C. trachomatis are round cells between 0.3 and 1μm in diameter depending on thereplicative stage. The envelope surrounding the cells includes a trilaminar outer membrane that contains lipopolysaccharide and proteins similar to those of Gram-negative bacteria. A major difference is that chlamydiae lack the thin peptidoglycan layer between the two membranes. They are obligate intracellular parasites and have not been grown outside eukaryotic cells. The genome of is one of the smallest among prokaryotes and lacks genes for amino acid synthesis. C. trachomatis has ribosomes and is able to carry out the common energy producing pathways of other bacteria.
DNA homology between C. trachomatis, C. psittaci, and C. pneumoniae is less than 30%, although rRNA sequence analysis suggests they share a common origin. The three species share a common group antigen. Their major differential features are shown in Table 30 – 1. Two biovars of C. trachomatis affect humans: trachoma and lymphogranu-loma venereum (LGV). C. trachomatis has multiple outer membrane proteins that further divide the biovars into multiple serovars, or strains (Table 30 – 2).
The replicative cycle of chlamydiae is illustrated in Figure 30 – 1. It involves two forms of the organism: a small, hardy infectious form termed the elementary body (EB), and a larger fragile intracellular replicative form termed the reticulate body (RB).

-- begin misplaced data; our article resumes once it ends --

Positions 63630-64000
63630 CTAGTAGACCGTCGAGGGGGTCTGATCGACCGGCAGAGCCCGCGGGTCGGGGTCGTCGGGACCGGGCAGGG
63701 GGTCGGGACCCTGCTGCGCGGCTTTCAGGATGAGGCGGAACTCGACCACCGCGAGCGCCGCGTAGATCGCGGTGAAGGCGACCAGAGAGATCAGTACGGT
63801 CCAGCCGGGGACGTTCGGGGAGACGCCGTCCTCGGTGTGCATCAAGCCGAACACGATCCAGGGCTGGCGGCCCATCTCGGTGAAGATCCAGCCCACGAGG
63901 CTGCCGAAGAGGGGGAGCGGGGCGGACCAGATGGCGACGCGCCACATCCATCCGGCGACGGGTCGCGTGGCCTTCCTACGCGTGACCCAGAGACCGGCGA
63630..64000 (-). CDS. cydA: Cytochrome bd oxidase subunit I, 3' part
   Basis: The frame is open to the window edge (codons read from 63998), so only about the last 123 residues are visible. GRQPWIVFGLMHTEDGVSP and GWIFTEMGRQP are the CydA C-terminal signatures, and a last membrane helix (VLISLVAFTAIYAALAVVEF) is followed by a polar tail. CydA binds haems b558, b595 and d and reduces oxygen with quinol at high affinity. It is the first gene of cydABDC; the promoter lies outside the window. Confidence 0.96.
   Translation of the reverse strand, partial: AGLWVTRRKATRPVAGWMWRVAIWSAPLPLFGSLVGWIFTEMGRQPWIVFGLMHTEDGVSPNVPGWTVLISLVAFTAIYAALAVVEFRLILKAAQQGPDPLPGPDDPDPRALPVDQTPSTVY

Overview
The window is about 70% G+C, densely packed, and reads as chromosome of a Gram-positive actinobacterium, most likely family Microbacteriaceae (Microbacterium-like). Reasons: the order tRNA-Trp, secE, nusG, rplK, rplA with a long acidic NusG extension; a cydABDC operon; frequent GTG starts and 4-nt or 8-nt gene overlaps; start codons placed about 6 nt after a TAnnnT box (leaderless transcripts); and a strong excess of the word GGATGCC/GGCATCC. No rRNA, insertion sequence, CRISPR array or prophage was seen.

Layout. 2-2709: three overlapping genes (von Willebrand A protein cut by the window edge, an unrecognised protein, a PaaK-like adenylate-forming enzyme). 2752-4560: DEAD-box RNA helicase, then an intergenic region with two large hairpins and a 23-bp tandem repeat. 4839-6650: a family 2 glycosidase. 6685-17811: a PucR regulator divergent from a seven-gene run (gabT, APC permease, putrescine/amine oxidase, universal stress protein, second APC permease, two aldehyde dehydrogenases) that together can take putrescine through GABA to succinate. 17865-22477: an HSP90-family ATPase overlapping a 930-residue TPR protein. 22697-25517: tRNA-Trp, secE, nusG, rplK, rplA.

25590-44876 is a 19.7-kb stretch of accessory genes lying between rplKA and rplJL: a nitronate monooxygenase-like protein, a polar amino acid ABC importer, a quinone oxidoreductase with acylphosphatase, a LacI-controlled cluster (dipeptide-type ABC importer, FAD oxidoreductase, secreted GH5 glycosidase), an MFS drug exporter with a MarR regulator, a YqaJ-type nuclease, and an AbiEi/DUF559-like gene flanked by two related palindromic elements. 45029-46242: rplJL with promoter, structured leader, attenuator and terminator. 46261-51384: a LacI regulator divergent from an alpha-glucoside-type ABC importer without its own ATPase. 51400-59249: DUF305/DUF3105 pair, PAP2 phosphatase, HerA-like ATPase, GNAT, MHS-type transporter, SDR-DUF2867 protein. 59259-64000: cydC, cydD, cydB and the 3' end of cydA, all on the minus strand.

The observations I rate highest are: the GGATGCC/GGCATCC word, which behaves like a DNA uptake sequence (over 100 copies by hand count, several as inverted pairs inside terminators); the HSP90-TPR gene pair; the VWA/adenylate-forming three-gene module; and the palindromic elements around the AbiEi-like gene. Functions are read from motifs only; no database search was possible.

The major difference between the EB and the RB is the extent of cross-linking of the major outer membrane pro-tein (MOMP); EB proteins are highly linked by disulfide bonds, and RBs less so. The EB is a metabolically inert form which neither expends energy nor synthesizes protein. The cycle begins when the EB attaches to unknown receptors on the plasma membrane of susceptible target cells (usually columnar or transitional epithelial cells). It then enters the cell in an en-docytotic vacuole and begins the process of converting to the replicative RB. There is evi-dence that pinocytosis may also occur. Endosomes containing C. trachomatis EBs maintain a near neutral pH and fuse with each other but not with lysosomes. As the RBs increase in number, the endosomal membrane expands by fusing with lipids of the Golgi apparatus eventually forming a large inclusion body. After 24 to 72 hours, the process reverses and the RBs reorganize and condense to yield multiple EBs. The endosomal membrane then either disintegrates or fuses with the host cell membrane, releasing the EBs to infect adjacent cells. The metabolic changes that lead the EB to reorganize into the larger reticulate body are incompletely understood, but involve protein synthesis and modification of MOMPs be-tween the monomeric and cross-linked state. C. trachomatis also inhibits apoptosis of ep-ithelial cells, thus enabling completion of its replicative cycle.